School Access to Emergency Epinephrine Act: New York Times, September 7, 2013

In Sunday’s New York Times opinion section, author Curtis Sittenfeld soberly writes about the School Access to Emergency Epinephrine Act and her personal connection to it through her food allergic child.

An excerpt:  "There is now an opportunity for similar legislation to be enacted nationally, in the form of the School Access to Emergency Epinephrine Act, and I urge lawmakers to pass it. The House approved the bill in July, and it is likely to go before the Senate this fall..Much like publicly available defibrillators, “stock” or “undesignated” epinephrine — that is, not prescribed to a particular person — can save lives without stigmatizing recipients or potential recipients or creating restrictions for those without allergies. Currently 30 states allow schools to keep undesignated epinephrine, but only four states require it. In an ideal world, every child who has known allergies would have access to prescribed epinephrine during school hours. But any parent who’s ever made a special trip to school to drop off some item forgotten at home — a preschooler’s favorite nap time blanket, a fourth grader’s lunch or a sophomore’s soccer uniform — knows that few of us live in an ideal world."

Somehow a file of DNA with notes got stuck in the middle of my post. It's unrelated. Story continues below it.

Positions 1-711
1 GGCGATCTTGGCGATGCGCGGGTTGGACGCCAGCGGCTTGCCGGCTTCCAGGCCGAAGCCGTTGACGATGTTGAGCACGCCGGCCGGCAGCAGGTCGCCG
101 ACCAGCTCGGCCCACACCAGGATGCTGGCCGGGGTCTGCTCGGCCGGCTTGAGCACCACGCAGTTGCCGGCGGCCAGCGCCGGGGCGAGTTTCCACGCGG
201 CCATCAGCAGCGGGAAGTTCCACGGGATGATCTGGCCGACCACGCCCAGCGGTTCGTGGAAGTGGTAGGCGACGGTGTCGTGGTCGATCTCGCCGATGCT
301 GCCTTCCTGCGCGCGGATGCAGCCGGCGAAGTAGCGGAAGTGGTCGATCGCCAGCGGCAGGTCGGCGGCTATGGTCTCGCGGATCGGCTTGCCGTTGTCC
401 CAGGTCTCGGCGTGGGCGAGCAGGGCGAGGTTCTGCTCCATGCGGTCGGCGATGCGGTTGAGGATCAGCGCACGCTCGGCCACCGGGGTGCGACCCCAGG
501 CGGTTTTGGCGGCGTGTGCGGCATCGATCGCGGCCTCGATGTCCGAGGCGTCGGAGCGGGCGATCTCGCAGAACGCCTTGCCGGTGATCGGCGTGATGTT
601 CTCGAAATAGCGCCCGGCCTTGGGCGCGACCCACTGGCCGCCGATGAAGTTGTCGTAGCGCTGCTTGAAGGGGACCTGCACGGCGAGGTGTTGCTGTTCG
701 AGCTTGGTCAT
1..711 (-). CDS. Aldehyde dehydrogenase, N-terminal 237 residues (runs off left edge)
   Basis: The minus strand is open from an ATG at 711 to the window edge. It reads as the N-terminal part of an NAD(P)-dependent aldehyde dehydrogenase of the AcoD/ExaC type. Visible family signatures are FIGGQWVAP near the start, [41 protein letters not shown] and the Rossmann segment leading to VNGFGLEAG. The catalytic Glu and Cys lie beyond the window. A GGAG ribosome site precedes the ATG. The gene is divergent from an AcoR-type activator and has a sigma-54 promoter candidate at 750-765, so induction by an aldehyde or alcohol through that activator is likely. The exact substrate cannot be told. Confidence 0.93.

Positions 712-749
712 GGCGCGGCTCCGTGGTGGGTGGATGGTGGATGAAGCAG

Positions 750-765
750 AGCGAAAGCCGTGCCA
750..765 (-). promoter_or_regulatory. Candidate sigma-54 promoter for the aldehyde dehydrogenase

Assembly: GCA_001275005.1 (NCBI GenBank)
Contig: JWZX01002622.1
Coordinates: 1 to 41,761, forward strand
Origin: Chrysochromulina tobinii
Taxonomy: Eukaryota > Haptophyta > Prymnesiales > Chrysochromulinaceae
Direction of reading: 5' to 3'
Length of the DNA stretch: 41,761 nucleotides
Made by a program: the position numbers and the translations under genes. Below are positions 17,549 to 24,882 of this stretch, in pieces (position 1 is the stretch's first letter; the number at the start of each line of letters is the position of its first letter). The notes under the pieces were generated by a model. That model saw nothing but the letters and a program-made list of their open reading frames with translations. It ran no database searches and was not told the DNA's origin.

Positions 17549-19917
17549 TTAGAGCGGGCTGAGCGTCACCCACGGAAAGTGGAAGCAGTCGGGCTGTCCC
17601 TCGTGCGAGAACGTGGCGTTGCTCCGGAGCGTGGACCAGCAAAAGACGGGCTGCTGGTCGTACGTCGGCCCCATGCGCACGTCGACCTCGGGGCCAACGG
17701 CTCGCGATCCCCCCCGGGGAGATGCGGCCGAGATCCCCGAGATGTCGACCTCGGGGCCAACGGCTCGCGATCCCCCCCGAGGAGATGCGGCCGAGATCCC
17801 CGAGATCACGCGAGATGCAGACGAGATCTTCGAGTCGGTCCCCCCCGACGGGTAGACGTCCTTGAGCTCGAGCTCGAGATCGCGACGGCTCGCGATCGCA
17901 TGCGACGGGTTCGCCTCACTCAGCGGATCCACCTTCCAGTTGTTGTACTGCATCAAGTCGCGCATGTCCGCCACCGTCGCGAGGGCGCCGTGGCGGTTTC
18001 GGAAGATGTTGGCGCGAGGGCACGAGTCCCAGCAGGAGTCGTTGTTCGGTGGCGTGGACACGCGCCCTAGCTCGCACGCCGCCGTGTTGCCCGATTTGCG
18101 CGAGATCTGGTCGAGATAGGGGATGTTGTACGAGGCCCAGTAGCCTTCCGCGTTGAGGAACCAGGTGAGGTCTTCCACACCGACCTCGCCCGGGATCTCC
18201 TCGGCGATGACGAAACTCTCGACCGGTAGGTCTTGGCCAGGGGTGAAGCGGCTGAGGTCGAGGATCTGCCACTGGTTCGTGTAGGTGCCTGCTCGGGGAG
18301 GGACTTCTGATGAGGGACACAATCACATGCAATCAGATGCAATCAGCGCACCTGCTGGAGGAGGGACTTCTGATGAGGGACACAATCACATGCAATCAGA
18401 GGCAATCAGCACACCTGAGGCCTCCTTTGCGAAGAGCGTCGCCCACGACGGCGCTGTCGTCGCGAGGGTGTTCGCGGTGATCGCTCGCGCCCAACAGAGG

Read more at the New York Times, tell your Senator and pass it along.


Popular Posts